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Sci Total Environ. 2019 May 15;665:329-337. doi: 10.1016/j.scitotenv.2019.02.094. Epub 2019 Feb 7.

A tale of shells and claws: The signal crayfish as a threat to the pearl mussel Margaritifera margaritifera in Europe.

Author information

1
CBMA - Centre of Molecular and Environmental Biology, Department of Biology, University of Minho, Campus Gualtar, 4710-057 Braga, Portugal. Electronic address: rg.eco.sousa@gmail.com.
2
CBMA - Centre of Molecular and Environmental Biology, Department of Biology, University of Minho, Campus Gualtar, 4710-057 Braga, Portugal.
3
CBMA - Centre of Molecular and Environmental Biology, Department of Biology, University of Minho, Campus Gualtar, 4710-057 Braga, Portugal; IB-S - Institute of Science and Innovation for Bio-Sustainability, University of Minho, Campus Gualtar, 4710-057 Braga, Portugal.
4
CIBIO/InBIO - Research Center in Biodiversity and Genetic Resources, University of Porto, Campus Agrário de Vairão, Vairão, Portugal.
5
CITAB-UTAD - Centre for Research and Technology of Agro-Environment and Biological Sciences, University of Trás-os-Montes and Alto Douro, Forestry Department, Vila Real, Portugal.
6
Centro de Investigação de Montanha (CIMO), Instituto Politécnico de Bragança, Campus de Santa Apolónia, 5300-253 Bragança, Portugal.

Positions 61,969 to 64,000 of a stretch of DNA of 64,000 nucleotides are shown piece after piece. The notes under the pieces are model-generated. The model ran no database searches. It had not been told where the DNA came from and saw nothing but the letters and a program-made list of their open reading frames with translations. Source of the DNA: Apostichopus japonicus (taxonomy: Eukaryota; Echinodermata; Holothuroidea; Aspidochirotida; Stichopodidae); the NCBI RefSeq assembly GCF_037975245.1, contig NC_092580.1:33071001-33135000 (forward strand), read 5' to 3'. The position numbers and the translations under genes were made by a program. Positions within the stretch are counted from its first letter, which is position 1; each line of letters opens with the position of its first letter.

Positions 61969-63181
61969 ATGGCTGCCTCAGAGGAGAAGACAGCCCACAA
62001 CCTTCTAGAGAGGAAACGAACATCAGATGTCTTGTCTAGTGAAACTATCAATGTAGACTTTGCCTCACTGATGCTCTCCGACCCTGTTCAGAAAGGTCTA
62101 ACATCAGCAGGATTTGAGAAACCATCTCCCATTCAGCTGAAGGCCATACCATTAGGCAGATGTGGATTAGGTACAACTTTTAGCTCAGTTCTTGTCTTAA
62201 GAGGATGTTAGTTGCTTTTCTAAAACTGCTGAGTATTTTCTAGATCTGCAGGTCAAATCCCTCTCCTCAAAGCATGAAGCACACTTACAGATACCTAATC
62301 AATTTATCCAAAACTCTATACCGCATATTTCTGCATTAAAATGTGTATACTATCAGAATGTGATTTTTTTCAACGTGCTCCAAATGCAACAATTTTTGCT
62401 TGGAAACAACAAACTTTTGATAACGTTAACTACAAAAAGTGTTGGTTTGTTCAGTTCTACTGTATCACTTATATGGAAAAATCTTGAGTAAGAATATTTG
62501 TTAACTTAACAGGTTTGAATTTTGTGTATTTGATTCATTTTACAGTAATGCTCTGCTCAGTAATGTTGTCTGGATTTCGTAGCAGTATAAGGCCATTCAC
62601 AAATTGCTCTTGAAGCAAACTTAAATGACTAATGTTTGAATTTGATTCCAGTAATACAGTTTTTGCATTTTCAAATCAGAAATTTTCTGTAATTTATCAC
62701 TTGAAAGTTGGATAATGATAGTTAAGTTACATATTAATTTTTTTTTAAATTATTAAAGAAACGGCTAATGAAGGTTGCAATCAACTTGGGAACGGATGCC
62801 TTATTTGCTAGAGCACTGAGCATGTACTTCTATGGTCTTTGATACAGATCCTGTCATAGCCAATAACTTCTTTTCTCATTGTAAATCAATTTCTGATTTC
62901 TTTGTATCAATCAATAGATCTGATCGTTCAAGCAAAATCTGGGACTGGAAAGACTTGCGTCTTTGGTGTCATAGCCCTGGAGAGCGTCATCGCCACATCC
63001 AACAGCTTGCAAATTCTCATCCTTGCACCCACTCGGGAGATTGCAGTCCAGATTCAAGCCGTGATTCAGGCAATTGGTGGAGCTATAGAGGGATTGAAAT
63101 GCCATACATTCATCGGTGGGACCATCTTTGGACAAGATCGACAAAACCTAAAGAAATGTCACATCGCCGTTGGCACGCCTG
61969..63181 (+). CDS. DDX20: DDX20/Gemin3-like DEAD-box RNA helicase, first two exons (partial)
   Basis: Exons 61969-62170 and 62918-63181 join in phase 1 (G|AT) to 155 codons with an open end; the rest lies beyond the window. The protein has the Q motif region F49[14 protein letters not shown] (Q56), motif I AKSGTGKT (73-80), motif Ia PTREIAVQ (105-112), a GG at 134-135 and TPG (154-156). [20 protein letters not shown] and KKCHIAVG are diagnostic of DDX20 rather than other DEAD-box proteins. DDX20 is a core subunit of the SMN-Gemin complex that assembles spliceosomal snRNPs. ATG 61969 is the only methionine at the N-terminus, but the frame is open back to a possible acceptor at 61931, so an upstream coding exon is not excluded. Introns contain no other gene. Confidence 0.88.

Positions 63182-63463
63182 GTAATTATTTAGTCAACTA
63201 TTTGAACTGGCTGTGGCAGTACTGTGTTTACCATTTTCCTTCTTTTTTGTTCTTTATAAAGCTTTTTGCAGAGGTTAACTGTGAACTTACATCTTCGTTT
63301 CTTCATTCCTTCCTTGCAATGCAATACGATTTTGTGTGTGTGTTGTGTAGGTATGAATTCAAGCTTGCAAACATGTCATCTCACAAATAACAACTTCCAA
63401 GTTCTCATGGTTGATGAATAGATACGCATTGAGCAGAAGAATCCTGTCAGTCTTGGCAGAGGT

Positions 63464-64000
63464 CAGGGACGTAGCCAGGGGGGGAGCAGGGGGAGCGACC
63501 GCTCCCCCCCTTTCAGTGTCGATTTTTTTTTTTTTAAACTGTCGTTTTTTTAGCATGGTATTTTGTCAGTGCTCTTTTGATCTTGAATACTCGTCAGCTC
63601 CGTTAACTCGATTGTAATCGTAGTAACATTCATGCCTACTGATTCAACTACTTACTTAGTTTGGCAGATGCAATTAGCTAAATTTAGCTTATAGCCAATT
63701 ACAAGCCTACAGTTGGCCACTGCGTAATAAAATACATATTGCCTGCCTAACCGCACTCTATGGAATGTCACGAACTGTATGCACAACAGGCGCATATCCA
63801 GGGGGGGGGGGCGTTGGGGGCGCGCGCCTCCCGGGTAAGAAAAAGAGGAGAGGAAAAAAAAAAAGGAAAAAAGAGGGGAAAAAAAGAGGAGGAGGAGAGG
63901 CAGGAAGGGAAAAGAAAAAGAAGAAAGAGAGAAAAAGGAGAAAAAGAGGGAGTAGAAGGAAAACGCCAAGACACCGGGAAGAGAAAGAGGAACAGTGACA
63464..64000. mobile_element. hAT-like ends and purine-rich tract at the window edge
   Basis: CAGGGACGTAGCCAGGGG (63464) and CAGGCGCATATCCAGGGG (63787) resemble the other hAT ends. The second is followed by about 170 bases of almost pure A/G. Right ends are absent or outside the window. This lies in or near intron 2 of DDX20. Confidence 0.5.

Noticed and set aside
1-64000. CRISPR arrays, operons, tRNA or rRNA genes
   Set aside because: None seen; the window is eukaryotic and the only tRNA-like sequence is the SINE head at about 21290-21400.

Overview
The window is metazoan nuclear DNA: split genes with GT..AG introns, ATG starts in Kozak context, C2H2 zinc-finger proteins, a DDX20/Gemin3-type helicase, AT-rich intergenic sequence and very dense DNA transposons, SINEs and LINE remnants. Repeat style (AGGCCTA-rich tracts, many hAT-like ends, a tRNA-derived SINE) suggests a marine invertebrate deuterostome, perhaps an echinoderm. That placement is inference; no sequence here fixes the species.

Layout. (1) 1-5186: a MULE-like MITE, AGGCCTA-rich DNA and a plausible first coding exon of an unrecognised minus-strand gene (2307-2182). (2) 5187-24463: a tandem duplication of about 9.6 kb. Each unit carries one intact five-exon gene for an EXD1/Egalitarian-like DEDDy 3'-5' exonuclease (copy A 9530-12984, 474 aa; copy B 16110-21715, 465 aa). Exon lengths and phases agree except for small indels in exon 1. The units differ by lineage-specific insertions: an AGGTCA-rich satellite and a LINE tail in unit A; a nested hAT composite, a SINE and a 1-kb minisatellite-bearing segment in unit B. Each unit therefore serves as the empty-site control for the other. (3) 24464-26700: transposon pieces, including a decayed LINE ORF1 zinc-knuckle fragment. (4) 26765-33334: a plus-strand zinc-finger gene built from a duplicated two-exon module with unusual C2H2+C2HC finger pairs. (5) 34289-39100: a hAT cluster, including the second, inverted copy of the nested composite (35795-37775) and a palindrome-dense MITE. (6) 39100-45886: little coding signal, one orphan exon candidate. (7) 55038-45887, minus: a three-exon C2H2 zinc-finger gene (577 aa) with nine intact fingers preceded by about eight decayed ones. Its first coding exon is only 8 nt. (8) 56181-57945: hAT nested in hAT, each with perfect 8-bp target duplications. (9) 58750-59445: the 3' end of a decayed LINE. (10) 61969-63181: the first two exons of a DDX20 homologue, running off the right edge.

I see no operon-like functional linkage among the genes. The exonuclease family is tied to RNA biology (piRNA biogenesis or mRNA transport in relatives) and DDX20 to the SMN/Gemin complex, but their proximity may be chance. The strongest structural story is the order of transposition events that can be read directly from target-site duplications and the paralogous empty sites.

Abstract

The freshwater pearl mussel Margaritifera margaritifera is a highly threatened species in Europe. Several mechanisms may be responsible for the decline in distribution and abundance of European pearl mussel populations, but almost no quantitative data exists about the possible negative impacts of invasive alien species (IAS). In this study, we clearly demonstrate that the invasive signal crayfish Pacifastacus leniusculus predates pearl mussels, using a laboratorial experiment followed by in situ validation in four rivers in the North of Portugal (Mente, Rabaçal, Tuela and Baceiro Rivers; Douro Basin). In the laboratory, the crayfish had a clear preference for small-sized pearl mussels but no differences in predation were found in mesocosms with and without sediment. In addition, we clearly demonstrated that the signal crayfish predates pearl mussels in natural conditions and detected a significant density dependent effect (i.e., sites with more crayfish presented higher number of pearl mussel shells with marks of predation). Given the recent introduction of the signal crayfish and the potential negative impacts on pearl mussel populations we also investigated its autoecology (distribution, abundance, size structure and sex-ratio) in the four studied rivers. Significant differences in average abundance and size of the crayfish were detected between sites and the sex-ratio was highly skewed to females. In view of the widespread distribution of signal crayfish (and other invasive crayfish species) in Europe, future management actions devoted to the conservation of pearl mussels should take in consideration the possible negative effects of these predators, especially on juveniles.

KEYWORDS:

Biological invasions; Bivalve; Conservation; Margaritiferidae; Pacifastacus leniusculus; Predation

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